Introducing this screening of a 35 mm print he helped preserve whilst at the BFI, Glen Mitchell recalled corresponding with Colleen Moore at the time and her sadness at the loss of so many of her films. Amongst the lost was So Big (1924) which she considered her finest dramatic work and yet here, in this slight but very enjoyable film, was ample evidence of her abilities and unique cinematic charisma.
I’d previously only seen a very murky DVD of Orchids and Ermine and this was like watching a different film. Most precious of all was the chance to view Colleen in full beam and rarely can there have been anything on celluloid as heart-warming and compelling as her honest expressiveness: a smile that provokes instant sympathy and features that flash with the most genuine of human signals. She has an almost supernatural ability to convey emotion and you cannot fail to be pulled in by those brown and blue eyes (she had heterochromia).
After an early career as a standard-issue pretty foil for male heroes, Moore was told to study comedy and, avoiding the more salacious Sennet studio route, developed her skills at the Christie Film Company. Her breakthrough came in Flaming Youth (1923) (of which only a tantalising fragment survives) after which she was famous for her black bob - the younger Louise Brooks was still dancing at this stage albeit with the same haircut which she'd sported from childhood. Moore before Brooksie, before Clara and after Olive was arguably the definitive flapper of the twenties.
Her persona is well reflected in this film with a character sure of her own direction and wanting success – fine flowers and fur – but not at the cost of her integrity and not without love.
Inspired by the fine life and deciding that her cat was no proper substitute for actual dead animal fur, 'Pink' Watson decides to quit her job in a cement factory and head for swanky Fifth Avenue. She applies for a role at a glamorous hotel and gets selected against a staircase full of glampusses on the grounds that she’s less obvious.
|Moore and Mickey|
Not that Pink’s lack of cheap signalling prevents her being hit on by the middle-aged millionnaires passing through the lobby. Whilst the assumption is that marrying a man for his money is uppermost on many women’s minds, at least Pink sets her sights higher, which is doubly unfortunate for a six-year old Mickey Rooney playing a man of modest stature, dwarfed by his wallet… a cute interlude.
Of course the first good-looking millionaire, Richard Tabor (Jack Mulhall) will likely succeed where the sleazy ones fail but Mervyn LeRoy’s script is smart enough to put a spin on this too as Tabor, tired of womanly attention, switches places with his valet, Hank (Sam Hardy). Hank draws the heat, especially from the blonde ambition of Ermintrude De Vere (Gwen Lee), Pink’s colleague.
All kinds of confusion ensues and there are some thrilling shots of New York City in the rain as the real Richard climbs across from one tolley bus to another to catch up with a disbelieving and disapproving Pink who thinks he’s his valet.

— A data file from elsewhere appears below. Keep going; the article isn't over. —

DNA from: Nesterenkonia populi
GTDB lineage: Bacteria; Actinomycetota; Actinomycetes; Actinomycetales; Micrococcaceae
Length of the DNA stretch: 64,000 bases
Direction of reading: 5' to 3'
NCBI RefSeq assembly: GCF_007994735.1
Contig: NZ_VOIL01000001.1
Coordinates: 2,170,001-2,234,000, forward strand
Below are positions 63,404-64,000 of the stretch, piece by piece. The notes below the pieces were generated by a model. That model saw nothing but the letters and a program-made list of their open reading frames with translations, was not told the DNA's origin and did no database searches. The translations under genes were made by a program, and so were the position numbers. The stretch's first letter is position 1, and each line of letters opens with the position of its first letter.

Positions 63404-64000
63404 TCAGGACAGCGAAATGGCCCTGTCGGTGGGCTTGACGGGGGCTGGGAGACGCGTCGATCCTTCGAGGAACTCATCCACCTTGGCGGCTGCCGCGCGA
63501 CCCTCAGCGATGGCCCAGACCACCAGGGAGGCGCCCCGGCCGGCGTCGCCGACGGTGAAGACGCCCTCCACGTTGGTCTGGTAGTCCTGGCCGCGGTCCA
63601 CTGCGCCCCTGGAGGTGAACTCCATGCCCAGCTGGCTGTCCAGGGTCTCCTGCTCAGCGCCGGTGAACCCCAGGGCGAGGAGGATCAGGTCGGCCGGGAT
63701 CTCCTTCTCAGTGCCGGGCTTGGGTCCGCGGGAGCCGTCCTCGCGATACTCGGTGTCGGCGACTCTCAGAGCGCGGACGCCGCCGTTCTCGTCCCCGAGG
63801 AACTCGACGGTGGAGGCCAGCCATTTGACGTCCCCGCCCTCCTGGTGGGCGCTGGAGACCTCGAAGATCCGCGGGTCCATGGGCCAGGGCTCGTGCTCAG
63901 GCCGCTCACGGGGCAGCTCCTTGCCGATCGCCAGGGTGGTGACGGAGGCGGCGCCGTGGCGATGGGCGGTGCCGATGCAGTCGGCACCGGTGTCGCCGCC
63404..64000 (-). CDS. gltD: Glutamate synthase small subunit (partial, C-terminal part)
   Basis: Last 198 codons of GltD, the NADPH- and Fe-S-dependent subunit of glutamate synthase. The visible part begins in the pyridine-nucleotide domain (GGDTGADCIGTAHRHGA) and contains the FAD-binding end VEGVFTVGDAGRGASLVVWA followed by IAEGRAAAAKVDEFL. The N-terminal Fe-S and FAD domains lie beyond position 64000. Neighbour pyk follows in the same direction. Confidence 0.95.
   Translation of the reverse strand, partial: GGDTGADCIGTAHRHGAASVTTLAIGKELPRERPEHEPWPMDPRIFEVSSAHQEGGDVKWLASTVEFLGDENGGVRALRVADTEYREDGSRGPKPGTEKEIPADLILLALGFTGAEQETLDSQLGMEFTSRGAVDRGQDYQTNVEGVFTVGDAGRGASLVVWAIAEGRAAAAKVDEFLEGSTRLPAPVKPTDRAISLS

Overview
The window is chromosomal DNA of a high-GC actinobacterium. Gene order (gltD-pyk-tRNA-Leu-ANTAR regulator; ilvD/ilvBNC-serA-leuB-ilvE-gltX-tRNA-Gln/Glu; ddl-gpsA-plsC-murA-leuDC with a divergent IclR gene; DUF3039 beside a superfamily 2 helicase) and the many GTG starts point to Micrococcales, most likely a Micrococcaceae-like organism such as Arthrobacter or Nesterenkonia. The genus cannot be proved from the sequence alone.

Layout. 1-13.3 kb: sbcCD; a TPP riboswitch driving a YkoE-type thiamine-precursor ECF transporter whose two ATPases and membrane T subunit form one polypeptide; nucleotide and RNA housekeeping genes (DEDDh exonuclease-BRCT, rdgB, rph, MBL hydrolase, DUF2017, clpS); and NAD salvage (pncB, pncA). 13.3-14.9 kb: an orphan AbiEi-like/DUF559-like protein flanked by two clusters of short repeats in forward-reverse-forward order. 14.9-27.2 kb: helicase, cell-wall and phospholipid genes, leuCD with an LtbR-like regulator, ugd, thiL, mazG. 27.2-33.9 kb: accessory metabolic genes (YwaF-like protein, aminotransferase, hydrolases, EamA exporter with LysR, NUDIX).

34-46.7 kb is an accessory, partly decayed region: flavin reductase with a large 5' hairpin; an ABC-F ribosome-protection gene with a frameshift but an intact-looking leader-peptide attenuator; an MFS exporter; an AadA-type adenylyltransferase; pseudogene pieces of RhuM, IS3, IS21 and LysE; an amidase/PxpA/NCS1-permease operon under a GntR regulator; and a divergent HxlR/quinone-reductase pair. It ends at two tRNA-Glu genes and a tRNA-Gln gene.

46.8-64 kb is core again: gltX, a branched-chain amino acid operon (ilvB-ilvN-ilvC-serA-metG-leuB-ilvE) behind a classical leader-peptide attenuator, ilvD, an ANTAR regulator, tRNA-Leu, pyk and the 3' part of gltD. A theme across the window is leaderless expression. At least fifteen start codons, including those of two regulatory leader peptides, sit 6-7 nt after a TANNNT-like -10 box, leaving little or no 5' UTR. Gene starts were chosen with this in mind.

In there somewhere – although I failed to spot her – is a young Gretchen Michaela Young who apparently gained a new first name, Loretta, after one of Colleen’s famous dolls.
Cyrus Gabrysch accompanied in crisply humorous style; melding perfectly with Miss Moore’s winsome comedy.
|Paul Panzer and a tiny Gladys Hulette - Princess Nicotine (1909)|
On tonight’s undercard were a quarter of interesting shorts musically-illustrated by John Sweeney. There were two animations from Bray Studios, The Artist’s Dream (1913) about a naughty dachshund over-eating two-dimensional sausages and How Animated Cartoons are Made from 1919. The answer is painstakingly and frame by frame…
First up though was the magnificent Princes Nicotine (1909) also known as The Smoke Fairy… probably no relation to the Sussex beat combo of the same name (see below for a random plug). A mischievous tobacco sprit plays with her master’s pipe ultimately setting fire to his desk and audacious special effects reinforce the impression that smoking this weed cannot be good for you.
Then there was an untitled travelogue filmed from a boat passing through an ancient Dutch town… faded tints adding to the eerie.
|Stan, Ruby Blaine, Oliver and Thelma Hill - Two Tars (1928)|
Tonight’s big bonus was in celebration of Oliver Hardy’s 125th birthday, Two Tars from 1928, the second year of Laurel and Hardy and a film that proved so potently funny that preview audiences at the time asked to see it twice. David Wyatt and Glenn Mitchell introduced with the latter revealing that the long traffic jam sequence had to be directed on horseback by James Parrott… it’s a riot of ill-tempered physical abuse that proves that violence only begets more violence. There’s not much funnier than cars being smashed up and people falling over though is there! Think Goddard’s Weekend only with more malevolence…
A grand start to ’17 from the Bioscope!
PS Here's those modern Smoke Fairies... a lovely mix of home counties folk and delta blues.